It shows why Germans still burn coal in their houses. A lot of closeups of the surface mining of coal outside Cologne.
Looks like they had some computer trouble: https://callumprentice.github.io/apps/iss_photo_explorer_fla...
(In case the link isn't stable, they photo'd their computer having a kernel panic.)
(It’d be neat to have the image ID in the explorer link to this page.)
What do you think - a share think page link that goes to the appropriate version of what you posted?
(He was kind enough to patches for improving the to the NASA page for each photo and letting the About box scroll so you could read it!)
A feature request if I may: it would be incredible if somehow I could zoom in a bit on the world map as there are so many shots over multiple passes of the ISS that it's very hard to pinpoint the desired place on the map, it's almost by chance sometimes.
Cool idea though.
Hopefully someone else will be inspired to improve on the idea though.
Making thumbnails of the images seems like a useful task in itself.
If you look carefully at the computers in the photos from 1999 onwards, you'll be able to see NASA's evolution through more than a dozen generations of Thinkpad laptops. I think they started with A20 / T20 models (600 MHz mobile Pentium 3) and went onwards from there. There's a number of photos where you'll see 5 or 6 thinkpads tilted at various angles clustered around one area to form a workstation.
an array of thinkpads: https://en.wikipedia.org/wiki/ThinkPad#/media/File:ISS-38_EV...
While I get that this isn't a bug, it is a usability peeve that I notice on more and more sites lately.
A pull request (PR) includes the changes needed to fix the issue - the OP used their knowledge and ability to help :)
You can see the actual file change here: https://github.com/callumprentice/callumprentice.github.io/p...
Before they've done it for telemetry and identifying which initiative this click is from. Nowadays it's just that they're redirecting the default route to a particular site after, so they could potentially switch the site they redirect to later.
While a small annoyance to mobile users which go there from sites like hn, it does give the owner of the site a tiny amount of control where ppl end up on their site.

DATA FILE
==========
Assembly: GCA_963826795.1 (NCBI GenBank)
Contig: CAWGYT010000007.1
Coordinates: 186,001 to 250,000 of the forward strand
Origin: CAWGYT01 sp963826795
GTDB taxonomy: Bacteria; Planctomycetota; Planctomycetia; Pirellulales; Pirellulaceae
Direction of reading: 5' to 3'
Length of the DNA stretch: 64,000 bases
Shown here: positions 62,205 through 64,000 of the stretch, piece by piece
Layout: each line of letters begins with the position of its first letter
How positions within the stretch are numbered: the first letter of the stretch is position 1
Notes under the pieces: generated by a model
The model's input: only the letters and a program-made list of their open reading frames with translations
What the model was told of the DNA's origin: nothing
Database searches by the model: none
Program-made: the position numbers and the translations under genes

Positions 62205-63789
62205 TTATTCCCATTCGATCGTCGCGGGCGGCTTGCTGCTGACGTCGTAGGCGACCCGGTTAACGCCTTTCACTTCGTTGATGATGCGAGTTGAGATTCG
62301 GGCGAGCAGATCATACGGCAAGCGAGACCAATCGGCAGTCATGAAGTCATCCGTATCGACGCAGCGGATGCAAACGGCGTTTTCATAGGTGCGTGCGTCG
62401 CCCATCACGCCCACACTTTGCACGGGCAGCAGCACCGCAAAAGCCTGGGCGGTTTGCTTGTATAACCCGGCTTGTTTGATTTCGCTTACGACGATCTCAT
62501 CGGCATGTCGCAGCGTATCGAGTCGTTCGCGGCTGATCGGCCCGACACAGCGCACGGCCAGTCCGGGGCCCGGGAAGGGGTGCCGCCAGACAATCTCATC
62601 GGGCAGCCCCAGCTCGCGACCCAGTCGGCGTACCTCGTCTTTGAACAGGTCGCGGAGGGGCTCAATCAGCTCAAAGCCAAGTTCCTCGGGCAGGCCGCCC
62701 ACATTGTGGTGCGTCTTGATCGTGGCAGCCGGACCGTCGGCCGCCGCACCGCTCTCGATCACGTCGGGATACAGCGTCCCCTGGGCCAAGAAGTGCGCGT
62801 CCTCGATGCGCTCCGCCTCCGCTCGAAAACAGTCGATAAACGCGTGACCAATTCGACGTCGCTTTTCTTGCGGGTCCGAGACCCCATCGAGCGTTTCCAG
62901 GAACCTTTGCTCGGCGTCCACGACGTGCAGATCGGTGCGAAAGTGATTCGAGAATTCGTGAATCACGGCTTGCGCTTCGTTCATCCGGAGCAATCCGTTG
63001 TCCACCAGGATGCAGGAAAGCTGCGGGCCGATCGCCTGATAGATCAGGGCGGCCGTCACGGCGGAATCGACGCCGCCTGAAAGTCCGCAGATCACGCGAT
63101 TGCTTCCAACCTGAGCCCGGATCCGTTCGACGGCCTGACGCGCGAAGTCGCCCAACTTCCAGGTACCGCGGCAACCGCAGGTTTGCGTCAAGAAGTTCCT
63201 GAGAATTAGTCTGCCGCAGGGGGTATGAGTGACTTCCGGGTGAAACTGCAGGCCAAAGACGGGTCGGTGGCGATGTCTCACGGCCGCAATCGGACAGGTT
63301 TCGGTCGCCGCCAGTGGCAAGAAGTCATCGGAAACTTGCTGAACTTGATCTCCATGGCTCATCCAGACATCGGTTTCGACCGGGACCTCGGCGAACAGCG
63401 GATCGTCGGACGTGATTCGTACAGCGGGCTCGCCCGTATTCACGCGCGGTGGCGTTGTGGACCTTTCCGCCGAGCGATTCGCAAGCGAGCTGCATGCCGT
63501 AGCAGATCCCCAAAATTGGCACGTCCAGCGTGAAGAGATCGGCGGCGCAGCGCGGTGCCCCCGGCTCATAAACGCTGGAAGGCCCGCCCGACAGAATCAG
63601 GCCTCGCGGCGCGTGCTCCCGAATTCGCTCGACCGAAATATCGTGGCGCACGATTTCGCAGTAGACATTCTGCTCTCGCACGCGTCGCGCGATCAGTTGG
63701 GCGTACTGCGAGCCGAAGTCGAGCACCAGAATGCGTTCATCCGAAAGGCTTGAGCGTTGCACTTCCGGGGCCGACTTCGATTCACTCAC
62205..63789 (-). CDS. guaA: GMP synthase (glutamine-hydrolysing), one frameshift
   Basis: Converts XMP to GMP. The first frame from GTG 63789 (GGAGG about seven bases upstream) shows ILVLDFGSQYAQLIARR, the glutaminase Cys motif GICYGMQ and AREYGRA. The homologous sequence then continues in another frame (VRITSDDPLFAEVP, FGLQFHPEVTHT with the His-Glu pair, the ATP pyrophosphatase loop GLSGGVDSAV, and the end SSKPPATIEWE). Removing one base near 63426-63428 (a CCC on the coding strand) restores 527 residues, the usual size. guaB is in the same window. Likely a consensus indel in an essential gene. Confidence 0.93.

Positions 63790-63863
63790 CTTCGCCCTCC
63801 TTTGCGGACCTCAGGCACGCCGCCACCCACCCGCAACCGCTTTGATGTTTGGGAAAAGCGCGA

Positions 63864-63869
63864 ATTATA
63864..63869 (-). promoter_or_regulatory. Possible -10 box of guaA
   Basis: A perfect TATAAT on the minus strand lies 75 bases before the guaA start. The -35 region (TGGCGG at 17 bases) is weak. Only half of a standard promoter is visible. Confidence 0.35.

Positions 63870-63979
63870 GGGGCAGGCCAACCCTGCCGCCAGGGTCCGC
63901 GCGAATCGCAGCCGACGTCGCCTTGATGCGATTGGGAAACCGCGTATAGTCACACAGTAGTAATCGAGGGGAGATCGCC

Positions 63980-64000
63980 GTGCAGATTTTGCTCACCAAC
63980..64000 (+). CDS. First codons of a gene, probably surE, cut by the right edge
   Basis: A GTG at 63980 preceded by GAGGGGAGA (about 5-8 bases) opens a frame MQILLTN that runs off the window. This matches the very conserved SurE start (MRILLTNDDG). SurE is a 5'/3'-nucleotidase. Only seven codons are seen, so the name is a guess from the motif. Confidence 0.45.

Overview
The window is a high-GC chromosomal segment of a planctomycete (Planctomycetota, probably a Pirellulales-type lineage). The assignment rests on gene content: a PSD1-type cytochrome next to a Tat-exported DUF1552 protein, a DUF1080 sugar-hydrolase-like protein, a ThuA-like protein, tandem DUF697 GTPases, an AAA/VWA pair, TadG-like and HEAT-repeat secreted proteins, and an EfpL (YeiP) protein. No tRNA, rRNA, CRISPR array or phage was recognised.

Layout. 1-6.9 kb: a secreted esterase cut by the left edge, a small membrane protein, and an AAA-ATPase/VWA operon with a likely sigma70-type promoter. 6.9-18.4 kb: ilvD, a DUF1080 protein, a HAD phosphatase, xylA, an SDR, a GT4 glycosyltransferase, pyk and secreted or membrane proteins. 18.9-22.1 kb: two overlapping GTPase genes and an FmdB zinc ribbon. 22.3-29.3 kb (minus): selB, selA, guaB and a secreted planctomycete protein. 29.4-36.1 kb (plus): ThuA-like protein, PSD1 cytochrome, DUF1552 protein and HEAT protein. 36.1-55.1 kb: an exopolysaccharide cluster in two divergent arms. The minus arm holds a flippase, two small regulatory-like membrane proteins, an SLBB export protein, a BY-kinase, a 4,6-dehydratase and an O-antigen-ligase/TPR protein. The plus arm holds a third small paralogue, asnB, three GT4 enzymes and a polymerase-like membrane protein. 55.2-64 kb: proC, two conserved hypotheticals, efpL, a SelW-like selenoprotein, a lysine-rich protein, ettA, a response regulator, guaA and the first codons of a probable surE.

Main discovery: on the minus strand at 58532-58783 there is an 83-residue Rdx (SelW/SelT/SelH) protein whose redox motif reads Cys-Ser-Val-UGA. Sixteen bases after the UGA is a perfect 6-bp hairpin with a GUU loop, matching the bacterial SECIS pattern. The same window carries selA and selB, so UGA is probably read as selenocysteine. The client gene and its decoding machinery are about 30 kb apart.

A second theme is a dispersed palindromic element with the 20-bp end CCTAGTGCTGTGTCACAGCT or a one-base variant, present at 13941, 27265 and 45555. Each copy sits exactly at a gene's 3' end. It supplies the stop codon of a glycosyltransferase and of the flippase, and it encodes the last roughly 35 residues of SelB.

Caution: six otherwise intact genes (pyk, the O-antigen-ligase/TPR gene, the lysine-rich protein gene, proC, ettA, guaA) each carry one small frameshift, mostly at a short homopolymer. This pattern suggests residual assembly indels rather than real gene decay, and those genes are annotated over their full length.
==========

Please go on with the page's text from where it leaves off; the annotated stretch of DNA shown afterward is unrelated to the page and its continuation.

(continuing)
At least that's my interpretation...
Might also be a FF/iOS issue - I'll take a look.
Since you didn't just write "we made a site" but instead choose to explicitly state your daughter's part in it, you sparked some interest. How was she involved?
I could not find anything on the site itself.
I really think it'd be great for finding and capturing long time lapse sequences - the few I have seen over the years are truly spectacular but I suspect there are many more out (in??) there waiting to be discovered.
I have ~40,000 screengrabs I took for my twitter bot @hdevcam between 2015 - 2017 availible at http://billeberly.com/hdev if you want to relive those days.
Sadly, they're not the best quality - despite being the High Definition Viewing Experiment they never seemed to actually transmit in high def. And the files are just timestamped - the tweets had the locations too, but they weren't stored with the files. Maybe I should go do that on a rainy day sometime...
She maintains straight A's in everything except sport so ability isn't her issue. She hates academics in general though, her A's are because she's scared of doing badly / getting attention from her teachers.
Maybe mainstream schooling isn't for her. Total shite.
I am not reading horror books for a job either, despite spending awful lot of time with it as a kid and teenager.
She can happily take over as managing partner of my firm if she wants and cash out or use that expensive school education to get a top job and learn to FIRE early; she has options.
If you can bear the thought of doing some other work, then getting a decent paycheck and having art as more of a hobby or side venture may be much more fulfilling. (And frankly, most people I know in the arts do all kinds of side jobs to pay the bills, anyway.)
I agree that there is nothing wrong with being artist, but it is absolutely normal and ok for parent to want to show good in other things. Artistic parents are also teaching their kids to like art and that is good. She does not have to become programmer, but hating computers for being computers will harm and limit her.
So, I think that talking to her about what she likes and dislikes, why and how the school approach is putting her off could help. If her distaste is because of school, it would be good to help her separate thing (computer), skill (ability to do stuff with it) and the way they force it on her in school. If she has bad feelings about even touching computer, talking, asking questions and listening helps. Ask questions and listen more, talk less.